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The Human Effect Matrix looks at human studies (excluding animal/petri-dish studies) to tell you what effect Safflower Oil has in your body, and how strong these effects are.
|Grade||Level of Evidence|
|A||Robust research conducted with repeated double blind clinical trials|
|B||Multiple studies where at least two are double-blind and placebo controlled|
|C||Single double blind study or multiple cohort studies|
|D||Uncontrolled or observational studies only|
|Level of Evidence ||Effect||Change||Magnitude of Effect Size ||Scientific Consensus||Comments|
A slight decrease in HbA1c has been noted with safflower despite no alterations in any other diabetic biomarker
No significant influence on blood glucose in diabetics
No significant influence on fasting insulin levels in diabetics
No significant influence on insulin sensitivity in diabetics
A decrease in C-RP has been noted with safflower oil consumption
A slight increase in HDL-C has been noted with safflower oil
No significant alterations in LDL-C concentrations
No significant alterations in triglyceride concentrations
An increase in lean mass relative to control (CLA) has been noted in obese menopausal women
No significant changes in total body weight appear to be visible following ingestion of safflower oil in the diet
No significant reduction in total fat mass, although in obese diabetic women a slight reduction in abdominal fat mass may exist.
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High Oleic Safflower Oil contains:
High Linoleic Safflower Oil contains similar levels of micronutrients, with the percentage of fatty acids coming from monounsaturated (primarily oleic) and polyunsaturated (primarily omega-6) reversed; there is an insignificant level of polyunsaturated fatty acids as omega-3.
A study without dietary controls conducted in post-menopausal and diabetic women comparing the effects of Safflower Oil (8g daily) against Conjugated Linoleic Acid at 8g found that safflower oil was associated with a higher blood level of CLA isomers at 4 weeks of treatment and was able to reduce some signs of diabetes minimally at 12 weeks, when compared to CLA. Both treatments showed minor shifts towards a better body composition, with 1kg of lean mass replacing 1kg of lost body fat (rough values) after 12 weeks of supplementation.
Anti-inflammatory properties have also been attributed to Safflower Oil, but at least one commentor has suggested this may just be due to the Vitamin E content of Safflower Oil, as the mechanisms observed (downregulation of ICAM-1, a cellular adhesion molecule) is shared with Vitamin E.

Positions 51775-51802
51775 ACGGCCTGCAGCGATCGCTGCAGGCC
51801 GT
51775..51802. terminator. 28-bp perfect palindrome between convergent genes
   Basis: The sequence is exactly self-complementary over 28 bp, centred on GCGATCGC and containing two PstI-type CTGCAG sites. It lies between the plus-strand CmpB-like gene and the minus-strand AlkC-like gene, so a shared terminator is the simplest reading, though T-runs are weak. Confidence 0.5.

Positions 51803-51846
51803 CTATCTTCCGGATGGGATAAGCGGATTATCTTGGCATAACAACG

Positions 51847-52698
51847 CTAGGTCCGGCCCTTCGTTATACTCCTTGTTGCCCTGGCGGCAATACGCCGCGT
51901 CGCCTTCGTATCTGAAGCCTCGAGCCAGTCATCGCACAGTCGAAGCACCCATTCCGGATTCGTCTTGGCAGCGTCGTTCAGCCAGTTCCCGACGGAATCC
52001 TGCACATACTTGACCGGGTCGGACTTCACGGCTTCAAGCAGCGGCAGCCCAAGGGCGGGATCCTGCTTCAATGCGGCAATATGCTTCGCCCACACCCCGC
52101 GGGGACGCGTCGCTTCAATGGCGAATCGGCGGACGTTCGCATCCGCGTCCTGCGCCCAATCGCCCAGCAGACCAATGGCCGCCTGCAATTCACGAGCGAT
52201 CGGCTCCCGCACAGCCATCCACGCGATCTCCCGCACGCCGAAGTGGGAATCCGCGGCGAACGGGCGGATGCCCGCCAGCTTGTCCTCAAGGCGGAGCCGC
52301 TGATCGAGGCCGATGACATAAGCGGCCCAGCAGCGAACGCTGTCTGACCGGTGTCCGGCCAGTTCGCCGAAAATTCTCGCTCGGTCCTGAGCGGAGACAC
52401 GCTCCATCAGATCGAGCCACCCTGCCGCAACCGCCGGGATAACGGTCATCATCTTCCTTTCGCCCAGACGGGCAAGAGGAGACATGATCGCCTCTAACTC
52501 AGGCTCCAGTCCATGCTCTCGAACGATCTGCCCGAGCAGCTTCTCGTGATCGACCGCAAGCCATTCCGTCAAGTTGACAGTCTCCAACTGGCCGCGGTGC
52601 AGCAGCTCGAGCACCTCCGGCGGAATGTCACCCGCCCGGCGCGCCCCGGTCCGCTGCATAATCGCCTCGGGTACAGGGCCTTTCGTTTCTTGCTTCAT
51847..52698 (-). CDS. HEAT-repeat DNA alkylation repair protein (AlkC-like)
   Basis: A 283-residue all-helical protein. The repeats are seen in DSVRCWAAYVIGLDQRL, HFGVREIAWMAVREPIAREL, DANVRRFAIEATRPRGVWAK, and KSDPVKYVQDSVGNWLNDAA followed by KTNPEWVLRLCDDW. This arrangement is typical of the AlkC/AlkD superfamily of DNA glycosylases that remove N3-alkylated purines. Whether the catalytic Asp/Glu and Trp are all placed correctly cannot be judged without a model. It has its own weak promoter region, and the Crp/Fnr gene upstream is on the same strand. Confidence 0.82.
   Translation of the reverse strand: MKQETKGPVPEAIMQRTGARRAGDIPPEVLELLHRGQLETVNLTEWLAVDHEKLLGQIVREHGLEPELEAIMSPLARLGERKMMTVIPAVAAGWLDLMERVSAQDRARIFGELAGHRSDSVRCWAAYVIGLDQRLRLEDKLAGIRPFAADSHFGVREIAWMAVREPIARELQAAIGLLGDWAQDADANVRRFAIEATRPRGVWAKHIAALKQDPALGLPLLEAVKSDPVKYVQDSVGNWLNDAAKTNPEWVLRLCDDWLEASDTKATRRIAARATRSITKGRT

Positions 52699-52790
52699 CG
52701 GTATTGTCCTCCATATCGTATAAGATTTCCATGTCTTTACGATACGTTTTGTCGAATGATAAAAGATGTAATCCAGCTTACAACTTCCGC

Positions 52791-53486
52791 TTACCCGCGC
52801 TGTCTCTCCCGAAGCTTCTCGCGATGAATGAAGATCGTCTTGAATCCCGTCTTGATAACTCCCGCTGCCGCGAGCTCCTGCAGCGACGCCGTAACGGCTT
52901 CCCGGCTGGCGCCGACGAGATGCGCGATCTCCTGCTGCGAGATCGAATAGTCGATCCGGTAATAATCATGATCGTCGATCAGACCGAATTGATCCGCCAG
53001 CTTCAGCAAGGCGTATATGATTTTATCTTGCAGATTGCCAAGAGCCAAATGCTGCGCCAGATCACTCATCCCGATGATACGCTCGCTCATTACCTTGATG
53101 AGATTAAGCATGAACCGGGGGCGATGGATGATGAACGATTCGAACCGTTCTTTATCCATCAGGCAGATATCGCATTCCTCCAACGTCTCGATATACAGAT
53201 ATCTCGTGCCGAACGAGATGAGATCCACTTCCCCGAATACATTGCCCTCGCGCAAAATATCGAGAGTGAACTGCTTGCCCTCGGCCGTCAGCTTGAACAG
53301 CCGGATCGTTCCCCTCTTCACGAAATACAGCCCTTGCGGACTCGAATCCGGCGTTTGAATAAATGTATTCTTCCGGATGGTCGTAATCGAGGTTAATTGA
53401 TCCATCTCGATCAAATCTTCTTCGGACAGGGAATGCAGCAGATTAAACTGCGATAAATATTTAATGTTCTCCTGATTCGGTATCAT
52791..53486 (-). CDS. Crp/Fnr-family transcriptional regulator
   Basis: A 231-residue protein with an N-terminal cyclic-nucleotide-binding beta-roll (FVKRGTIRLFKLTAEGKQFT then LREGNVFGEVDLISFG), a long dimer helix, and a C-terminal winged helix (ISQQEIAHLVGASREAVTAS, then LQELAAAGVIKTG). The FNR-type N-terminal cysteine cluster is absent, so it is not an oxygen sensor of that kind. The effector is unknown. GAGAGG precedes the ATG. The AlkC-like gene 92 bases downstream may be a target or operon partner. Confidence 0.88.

Safflower oil might exert protective effects on the body, particularly in obese diabetics; however, these effects seem to take a long time to occur, and may not occur with isolated Conjugated Linoleic Acid supplementation
The same research group also assessed changes in weight, and found that, in regards to total fat mass, that Conjugated Linoleic Acid was effective over 16 weeks (−1076 ± 849g of fat) whereas Safflower Oil led to a non-significant increase (80 ± 667g of fat) which resulted in differences in end weight; CLA significantly reducing overall weight by 1.25 ± 0.71kg and Safflower Oil insignificantly reducing weight by 0.11 ± 0.55kg. When only assessing only trunk adiposity by DEXA, it was found that Conjugated Linoleic acid caused a significant increase (1075 ± 1184g) whereas Safflower Oil caused a selective decrease (−1203 ± 852g) as well as CLA reducing overall lean mass (−412 ± 756g) and Safflower Oil increasing lean mass (1402 ± 594g).
Many other studies conducted on Conjugated Linoleic Acid use Safflower Oil as a control, and frequently note no significant effects on measured parameters such as weight of fat mass in the range of 3-6g daily, in time spans ranging from 4 weeks to 6 months.
The effects seem to be present, with a slightly beneficial shift of fat mass away from the trunk despite not actually burning it. These may be secondary to changes in glycemic control, and more studies should be done before Safflower Oil is considered a fat burner
(Common misspellings for Safflower Oil include saflower, safflowr, saflowe)
(Common phrases used by users for this page include saflower oil, safflower oil oleic linoleic, high linoleic safflower oil or omega 3, high linoleic polyunsaturated safflower oil, conjugated linoleic acid with safflower -side effects, Vit E contents in safflower oil)
(Users who contributed to this page include KurtisFrank)